Thursday, January 14, 2010


On Monday afternoon I went on a mini excursion to the nearby town of Vizille. It's half an hour away by bus, and has a château with a museum of the French Revolution inside. The château was quite interesting, some of the rooms were set up, others contained displays of various revolution artifacts. The château itself was at one time a residence of the president of France, and Charles de Gaul hosted some set of foreign visitors there. The château itself is worth a visit, but the garden was really spectacular, even covered in snow. There are formal hedges and flowerbeds, a water feature with a fountain and many little arched bridges, and ducks. A path runs all the way around the small park, through stands of trees with benches and tables. It would be a lovely place to go in the summer, with a sketch book and picnic lunch. Actually, Grenoble in general would be nice in the summer - all the parks in the city center, and hiking in the mountains.

The Château

Thursday, January 7, 2010


So here I am in France, without ever photographing and posting about my Christmas knitting. There wasn't a whole lot of it, but enough to warant a post with pictures surely. I produced a scarf from Knitted Lace of Estonia for my sister - the peacock and leaf scarf, except much longer and in white angora. For my brother I made a pair of socks, in blue with a knit two, purl one, one seedstitch, purl one rib (which was very successful) with a green cuff. I also made a document carrying bag for my dad out of green leaf-patterned brocade.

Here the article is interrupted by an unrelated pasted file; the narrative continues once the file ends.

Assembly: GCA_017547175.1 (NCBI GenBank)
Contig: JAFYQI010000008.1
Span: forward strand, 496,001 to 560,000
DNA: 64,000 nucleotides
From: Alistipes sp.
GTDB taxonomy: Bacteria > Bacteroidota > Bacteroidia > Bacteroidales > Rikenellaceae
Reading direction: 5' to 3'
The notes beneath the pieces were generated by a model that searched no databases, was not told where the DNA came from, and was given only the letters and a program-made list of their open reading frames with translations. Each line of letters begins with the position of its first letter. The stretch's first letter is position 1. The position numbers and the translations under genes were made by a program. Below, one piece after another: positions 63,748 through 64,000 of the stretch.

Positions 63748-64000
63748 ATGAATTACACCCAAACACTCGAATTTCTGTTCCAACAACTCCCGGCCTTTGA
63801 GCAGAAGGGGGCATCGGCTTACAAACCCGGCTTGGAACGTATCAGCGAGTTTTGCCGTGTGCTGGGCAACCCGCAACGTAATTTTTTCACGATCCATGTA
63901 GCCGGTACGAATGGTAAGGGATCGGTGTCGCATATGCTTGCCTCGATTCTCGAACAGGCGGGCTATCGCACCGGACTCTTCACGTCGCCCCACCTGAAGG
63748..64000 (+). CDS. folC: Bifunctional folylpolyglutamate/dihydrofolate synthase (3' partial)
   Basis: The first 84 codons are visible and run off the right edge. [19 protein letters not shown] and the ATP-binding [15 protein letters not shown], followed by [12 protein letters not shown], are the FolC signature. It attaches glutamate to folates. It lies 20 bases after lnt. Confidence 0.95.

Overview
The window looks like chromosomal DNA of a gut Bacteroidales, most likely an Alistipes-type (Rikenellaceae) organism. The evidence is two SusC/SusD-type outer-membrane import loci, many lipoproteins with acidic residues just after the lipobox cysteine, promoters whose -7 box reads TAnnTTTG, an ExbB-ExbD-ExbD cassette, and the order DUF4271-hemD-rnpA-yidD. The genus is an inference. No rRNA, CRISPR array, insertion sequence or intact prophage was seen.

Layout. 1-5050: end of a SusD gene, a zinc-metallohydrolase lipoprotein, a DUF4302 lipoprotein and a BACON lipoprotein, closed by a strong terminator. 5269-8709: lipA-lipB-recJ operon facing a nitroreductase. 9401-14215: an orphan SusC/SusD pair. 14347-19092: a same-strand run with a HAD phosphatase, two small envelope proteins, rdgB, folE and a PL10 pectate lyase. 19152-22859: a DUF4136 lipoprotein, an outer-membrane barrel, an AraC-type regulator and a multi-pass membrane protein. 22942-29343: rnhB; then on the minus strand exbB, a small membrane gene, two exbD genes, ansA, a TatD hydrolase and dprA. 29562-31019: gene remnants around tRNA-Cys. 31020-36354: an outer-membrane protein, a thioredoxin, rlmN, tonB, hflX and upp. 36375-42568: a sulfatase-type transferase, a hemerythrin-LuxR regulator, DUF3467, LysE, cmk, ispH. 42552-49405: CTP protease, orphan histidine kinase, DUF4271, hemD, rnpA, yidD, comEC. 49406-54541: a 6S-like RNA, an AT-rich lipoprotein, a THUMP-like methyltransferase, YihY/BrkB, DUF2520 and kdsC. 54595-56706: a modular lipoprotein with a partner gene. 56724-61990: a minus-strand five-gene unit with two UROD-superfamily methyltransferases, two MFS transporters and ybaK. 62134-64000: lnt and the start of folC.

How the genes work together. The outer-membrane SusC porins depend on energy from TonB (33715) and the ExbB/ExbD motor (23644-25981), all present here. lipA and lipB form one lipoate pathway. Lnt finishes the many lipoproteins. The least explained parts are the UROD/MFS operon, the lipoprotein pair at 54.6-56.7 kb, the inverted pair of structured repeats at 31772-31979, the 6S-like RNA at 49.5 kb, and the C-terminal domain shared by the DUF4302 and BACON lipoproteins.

I'm staying in Grenoble for the next month and studying French at the CUEF (Centre Universitaire d'Etudes Françaises). I'm living with a host family in the center of grenoble; right in the old city. I take the tram to class every day - the stop is a block or so away, and I have a 20 minute ride.

The tram is pretty awesome. It runs on electricity, and is very quiet. There are wires overhead, but only two except at intersections. The rails are set into the pavement, and cars drive over them all the time. Because the electricity is in wires overhead, there is no third rail like the subway, and people step onto the tracks and cross over. Even when the tracks are separated from the road there is no barrier of any kind - at the station you just walk to the other side to change direction.

I forgot my camera (I don't know how - I walked right by it when I left) so there will likely be no pictures, but I'll still be able to post discriptions.